Steiner makes a wide range of MFALs. While a lot of people chose the DBAL-A3, it suffers from the same problem as the ATPIAL-C. The IR illuminator is no better than a Maglite. The DBAL-D2, on the other hand, is ugly as sin but a solid performer. It is full-bodied but puts out so it has a certain attractiveness. What makes this ugly duckling of lasers a suitable weapon laser? The giant growth on the left side of the DBAL-D2 is a 600 mW IR illuminator. Now, do not confuse this with the IR laser illuminators that I have been talking about before on the MAWL-C1+ and ATPIAL-C. The DBAL-D2 IR illuminator is LED-based. It is a smaller version of their standalone SPIR IR illuminator. The illuminator is powerful enough to compete against the MAWL-C1+. While it cannot go as far as the MAWL-C1+, it does its best and is a nice clean circular beam. You can find the DBAL-D2 for around $1100-$1200.
While the DBAL-D2 is large, the activation button is actually behind the IR illuminator rather than on top of the housing.
The DBAL-D2 suffers the same problem as the ATPIAL-C, the mode selection has so many positions that it is easy to forget which is which. If you want to isolate laser pointer, illuminator or choose both, you have to cycle through them until you find the right one. The MAWL makes this much easier and much faster.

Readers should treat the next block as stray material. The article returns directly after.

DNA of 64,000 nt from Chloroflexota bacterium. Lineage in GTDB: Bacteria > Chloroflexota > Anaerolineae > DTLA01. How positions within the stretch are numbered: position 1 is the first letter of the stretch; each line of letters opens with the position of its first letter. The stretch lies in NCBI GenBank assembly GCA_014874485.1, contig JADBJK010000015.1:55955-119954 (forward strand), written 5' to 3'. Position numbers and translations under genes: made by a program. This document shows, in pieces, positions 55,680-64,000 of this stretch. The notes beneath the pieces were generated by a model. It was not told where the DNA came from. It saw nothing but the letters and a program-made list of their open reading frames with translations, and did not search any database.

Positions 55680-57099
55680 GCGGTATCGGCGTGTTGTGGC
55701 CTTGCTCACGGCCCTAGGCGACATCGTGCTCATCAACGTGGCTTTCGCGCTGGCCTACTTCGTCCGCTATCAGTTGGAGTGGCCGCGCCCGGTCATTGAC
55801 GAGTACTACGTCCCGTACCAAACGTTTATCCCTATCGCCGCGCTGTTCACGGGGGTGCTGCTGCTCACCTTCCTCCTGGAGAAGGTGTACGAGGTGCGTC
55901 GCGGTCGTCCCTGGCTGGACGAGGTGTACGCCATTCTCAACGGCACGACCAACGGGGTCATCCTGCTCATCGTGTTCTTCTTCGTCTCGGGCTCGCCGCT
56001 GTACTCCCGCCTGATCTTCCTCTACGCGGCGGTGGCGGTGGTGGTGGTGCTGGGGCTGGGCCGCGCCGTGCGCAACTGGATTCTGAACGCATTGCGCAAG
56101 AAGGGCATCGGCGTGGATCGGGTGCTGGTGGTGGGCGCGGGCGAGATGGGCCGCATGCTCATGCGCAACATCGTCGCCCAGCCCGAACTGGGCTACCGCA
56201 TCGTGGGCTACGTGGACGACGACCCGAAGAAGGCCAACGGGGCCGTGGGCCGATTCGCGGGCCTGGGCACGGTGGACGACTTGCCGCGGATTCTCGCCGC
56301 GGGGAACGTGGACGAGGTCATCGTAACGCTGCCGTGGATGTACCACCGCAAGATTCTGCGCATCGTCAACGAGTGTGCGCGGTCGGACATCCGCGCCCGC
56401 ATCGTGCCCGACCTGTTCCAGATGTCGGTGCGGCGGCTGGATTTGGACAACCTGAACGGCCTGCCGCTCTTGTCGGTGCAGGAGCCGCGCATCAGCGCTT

The top of the DBAL-D2 has threaded holes and a boss for micro red dot integration. You can mount a Burris Fast Fire directly to the DBAL-D2.
Steiner even made a Picatinny adapter for the DBAL-D2.
One minor issue with the DBAL-D2 civilian laser is the battery compartment location. This is actually a common problem with their DBAL-A2 and DBAL-A3. Front sights can block the battery compartment.
One minor issue I have with the DBAL-D2 is the color of the tan and the use of black covers. It is purely cosmetic but I wished they chose an anodizing closer to FDE and use FDE colored covers just like the ATPIAL-C.
Conclusion Of The Good, The Bad, and The Ugly
While this is only a brief look at three multi-function aiming lasers I wanted to highlight two solid options and compare them to one of the most popular lasers but point out the issues of said systems. The MAWL-C1+ is the best laser hands down. Sure the non-eye safe PERST lasers are powerful but they are not eye safe and not as well designed as the MAWL-C1+. Russian designed and built versus American engineering. I understand if you have an affinity for Russian built objects like AKs and there is nothing wrong with your personal preference. But the MAWL is better all around. The DBAL-D2 is the next best thing for IR illumination. The beam is clean and powerful enough to be useful. The only problem is that it is the ugliest laser around. The ATPIAL-C is such a waste of money. The only thing it has going for it is the looks because special forces use them. And sure if we could have the same high powered portable LASIK versions that SOCOM uses then I would be all for it, but we don’t. If the price reflected the performance then maybe I would get one. But $1,300 is just too much for something that is practically useless.